Personal Digression
1 Timothy 1:12-17
And I thank Christ Jesus our Lord, who has enabled me, for that he counted me faithful, putting me into the ministry;

I. THANKFULNESS FOR BEING APPOINTED BY CHRIST TO HIS SERVICE. "I thank him that enabled me, even Christ Jesus our Lord, for that he counted me faithful, appointing me to his service." At the close of the eleventh verse Paul brings in his relation to the gospel of the glory of the happy God. It was a trust committed to him, i.e. it was made his great business to convey the message of happiness to his fellow-men. And as He was made responsible, so also He was empowered. He was not sent a warfare on his own charges. He was supplied with all that was necessary for the discharge of the duties connected with the trust. And so he cannot refrain from turning aside for a little, to pour forth his soul in gratitude to him who empowered him as he also gave him the trust, even Christ Jesus our Lord, the great Head of the Church, from whom proceed all ministerial appointments and all ministerial qualifications. What called forth his gratitude was, that Christ reposed confidence in him in appointing him to his service. He saw that he was one who could be used and trusted for the furtherance of the gospel; and so he gave him the appointment and the qualifications. To be assured of this as Paul was is great joy. How thankful ministers should be, if they have some evidence, in their own earnestness and in the fruits of their ministry, that they have not mistaken their calling!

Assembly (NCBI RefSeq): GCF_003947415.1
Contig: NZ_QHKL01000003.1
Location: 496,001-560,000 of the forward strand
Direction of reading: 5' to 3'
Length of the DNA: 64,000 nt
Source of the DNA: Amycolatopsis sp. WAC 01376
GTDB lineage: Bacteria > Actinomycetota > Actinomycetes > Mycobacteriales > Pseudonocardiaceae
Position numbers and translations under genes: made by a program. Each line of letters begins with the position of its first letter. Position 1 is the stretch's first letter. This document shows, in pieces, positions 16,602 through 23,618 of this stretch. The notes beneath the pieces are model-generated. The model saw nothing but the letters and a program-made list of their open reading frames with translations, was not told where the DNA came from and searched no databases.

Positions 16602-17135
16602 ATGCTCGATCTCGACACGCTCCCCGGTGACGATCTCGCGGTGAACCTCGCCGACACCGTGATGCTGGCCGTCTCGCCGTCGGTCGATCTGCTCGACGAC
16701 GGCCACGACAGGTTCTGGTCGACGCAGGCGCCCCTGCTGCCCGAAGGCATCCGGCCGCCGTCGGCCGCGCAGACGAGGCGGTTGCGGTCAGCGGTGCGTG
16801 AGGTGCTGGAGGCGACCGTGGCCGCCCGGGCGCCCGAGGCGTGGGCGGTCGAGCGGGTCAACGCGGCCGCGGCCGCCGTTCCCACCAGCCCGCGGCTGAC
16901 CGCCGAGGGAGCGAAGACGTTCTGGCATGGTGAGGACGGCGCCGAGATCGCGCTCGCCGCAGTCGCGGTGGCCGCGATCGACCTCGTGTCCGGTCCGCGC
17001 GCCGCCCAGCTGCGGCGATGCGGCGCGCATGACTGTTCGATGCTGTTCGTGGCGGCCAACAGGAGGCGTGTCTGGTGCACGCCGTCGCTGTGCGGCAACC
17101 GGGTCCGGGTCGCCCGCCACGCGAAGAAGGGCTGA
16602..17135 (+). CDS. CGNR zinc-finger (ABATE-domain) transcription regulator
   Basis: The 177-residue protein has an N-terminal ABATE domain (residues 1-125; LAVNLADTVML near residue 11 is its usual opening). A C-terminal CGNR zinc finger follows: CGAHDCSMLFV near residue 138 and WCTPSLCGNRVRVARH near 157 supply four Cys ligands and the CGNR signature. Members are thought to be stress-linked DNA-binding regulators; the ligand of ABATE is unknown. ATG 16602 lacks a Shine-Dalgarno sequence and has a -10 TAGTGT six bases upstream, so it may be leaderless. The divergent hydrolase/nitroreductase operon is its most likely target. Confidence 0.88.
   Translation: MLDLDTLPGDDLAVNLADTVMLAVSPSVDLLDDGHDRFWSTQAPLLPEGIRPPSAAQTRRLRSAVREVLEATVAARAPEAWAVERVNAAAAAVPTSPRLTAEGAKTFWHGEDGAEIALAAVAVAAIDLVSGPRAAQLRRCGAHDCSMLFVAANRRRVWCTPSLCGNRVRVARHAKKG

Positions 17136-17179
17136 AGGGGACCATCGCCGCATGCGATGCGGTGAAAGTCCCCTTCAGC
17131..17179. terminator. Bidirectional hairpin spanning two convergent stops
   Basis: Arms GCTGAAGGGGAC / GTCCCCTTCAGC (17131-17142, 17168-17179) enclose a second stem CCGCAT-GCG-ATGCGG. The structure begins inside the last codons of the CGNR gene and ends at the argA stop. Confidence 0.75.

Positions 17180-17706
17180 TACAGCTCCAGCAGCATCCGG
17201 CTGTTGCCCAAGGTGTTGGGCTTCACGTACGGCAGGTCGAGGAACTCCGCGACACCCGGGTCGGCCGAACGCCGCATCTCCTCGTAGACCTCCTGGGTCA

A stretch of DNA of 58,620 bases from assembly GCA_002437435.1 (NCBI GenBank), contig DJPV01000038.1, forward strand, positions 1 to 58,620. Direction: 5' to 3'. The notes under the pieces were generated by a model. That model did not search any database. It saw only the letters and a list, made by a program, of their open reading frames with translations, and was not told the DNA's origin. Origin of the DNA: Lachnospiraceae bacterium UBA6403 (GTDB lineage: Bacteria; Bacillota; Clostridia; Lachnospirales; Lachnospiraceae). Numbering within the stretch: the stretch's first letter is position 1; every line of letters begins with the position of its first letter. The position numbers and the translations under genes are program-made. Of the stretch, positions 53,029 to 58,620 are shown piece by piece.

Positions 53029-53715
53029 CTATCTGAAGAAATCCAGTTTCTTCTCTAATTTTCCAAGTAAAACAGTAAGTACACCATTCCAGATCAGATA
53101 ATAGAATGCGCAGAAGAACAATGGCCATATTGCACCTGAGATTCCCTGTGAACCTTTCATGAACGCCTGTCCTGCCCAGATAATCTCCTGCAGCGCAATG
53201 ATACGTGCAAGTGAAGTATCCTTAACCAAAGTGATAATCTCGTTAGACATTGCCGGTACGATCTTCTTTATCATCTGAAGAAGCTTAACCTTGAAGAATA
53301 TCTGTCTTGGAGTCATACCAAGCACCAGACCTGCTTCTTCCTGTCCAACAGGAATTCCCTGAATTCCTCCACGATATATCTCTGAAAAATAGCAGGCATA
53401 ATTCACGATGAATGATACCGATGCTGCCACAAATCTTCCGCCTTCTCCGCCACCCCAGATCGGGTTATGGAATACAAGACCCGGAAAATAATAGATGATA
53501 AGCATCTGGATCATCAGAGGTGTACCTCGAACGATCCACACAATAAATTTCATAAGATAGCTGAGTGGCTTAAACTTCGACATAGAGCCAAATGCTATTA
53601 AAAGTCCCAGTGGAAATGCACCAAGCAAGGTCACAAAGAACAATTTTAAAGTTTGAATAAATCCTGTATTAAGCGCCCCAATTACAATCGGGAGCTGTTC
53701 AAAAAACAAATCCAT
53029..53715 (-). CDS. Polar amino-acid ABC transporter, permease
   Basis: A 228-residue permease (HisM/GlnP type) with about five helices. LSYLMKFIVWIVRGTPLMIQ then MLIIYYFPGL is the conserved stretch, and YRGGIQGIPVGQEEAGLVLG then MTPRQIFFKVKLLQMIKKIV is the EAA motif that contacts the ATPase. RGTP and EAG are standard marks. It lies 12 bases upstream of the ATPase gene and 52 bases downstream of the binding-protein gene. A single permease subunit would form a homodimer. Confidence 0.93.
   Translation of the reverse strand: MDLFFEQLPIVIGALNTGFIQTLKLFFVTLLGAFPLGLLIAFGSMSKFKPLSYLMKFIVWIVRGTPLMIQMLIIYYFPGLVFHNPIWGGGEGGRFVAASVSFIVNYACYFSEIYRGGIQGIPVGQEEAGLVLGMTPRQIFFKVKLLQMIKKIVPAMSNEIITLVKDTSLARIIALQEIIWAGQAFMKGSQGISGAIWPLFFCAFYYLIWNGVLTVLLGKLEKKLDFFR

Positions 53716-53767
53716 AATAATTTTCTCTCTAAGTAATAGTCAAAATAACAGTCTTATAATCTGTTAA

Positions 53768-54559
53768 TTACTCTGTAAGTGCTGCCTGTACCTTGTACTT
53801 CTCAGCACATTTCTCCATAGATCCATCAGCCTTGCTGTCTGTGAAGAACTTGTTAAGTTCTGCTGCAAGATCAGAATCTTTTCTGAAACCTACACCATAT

II. THE CONSIDERATION OF HIS PREVIOUS LIFE. "Though I was before a blasphemer, and a persecutor, and injurious: howbeit I obtained mercy, because I did it ignorantly in unbelief." The gratitude of the apostle was enhanced by the consideration of his persecuting career. He was before a blasphemer, his evil speaking being directed against the Name of Jesus of Nazareth. He was also a persecutor even in this respect, that he compelled others to blaspheme. And he rose to the full conception of a persecutor in the tyrannical way in which he went about the work of' persecution. At this stage of his life he was far removed from being the minister of Christ. But though he showed no mercy, he obtained mercy. There was this to be said for him, that what he did against Christ he did ignorantly. He acted under an erroneous impression. It was not that he knew Christ to be the Son of God, and hated him for his Divine credentials, especially because he manifested the Divine goodness. But he was carried away by zeal for the Jewish religion, which, he thought, was greatly endangered by the triumphs of Christianity. He was thus not in the most direct, most deliberate way, against Christ. And, so far as he was not throwing away the most sacred convictions, he was within the pale of mercy. He was within the scope of the Savior's intercession from the throne, if we are to regard it as conformed to his intercession from the cross, which was in these words: "Father, forgive them; for they know not what they do" - words which are echoed by Peter in his address to the Jews, "And now, brethren, I wet that through ignorance ye did it, as did also your rulers." It was in a state of unbelief that he was ignorant. This implied that he had not followed his lights as others had followed theirs, not greater than his. He had been directed away from Christianity by confidence in his own righteousness. And be had given way to the disposition, so natural to the depraved heart, to make a tyrannical use of power. He was, therefore, most culpable, standing in need of repentance and forgiveness, as Peter went on to impress on the Jews in the address just referred to: "Repent ye, therefore, and be converted, that your sins may be blotted out."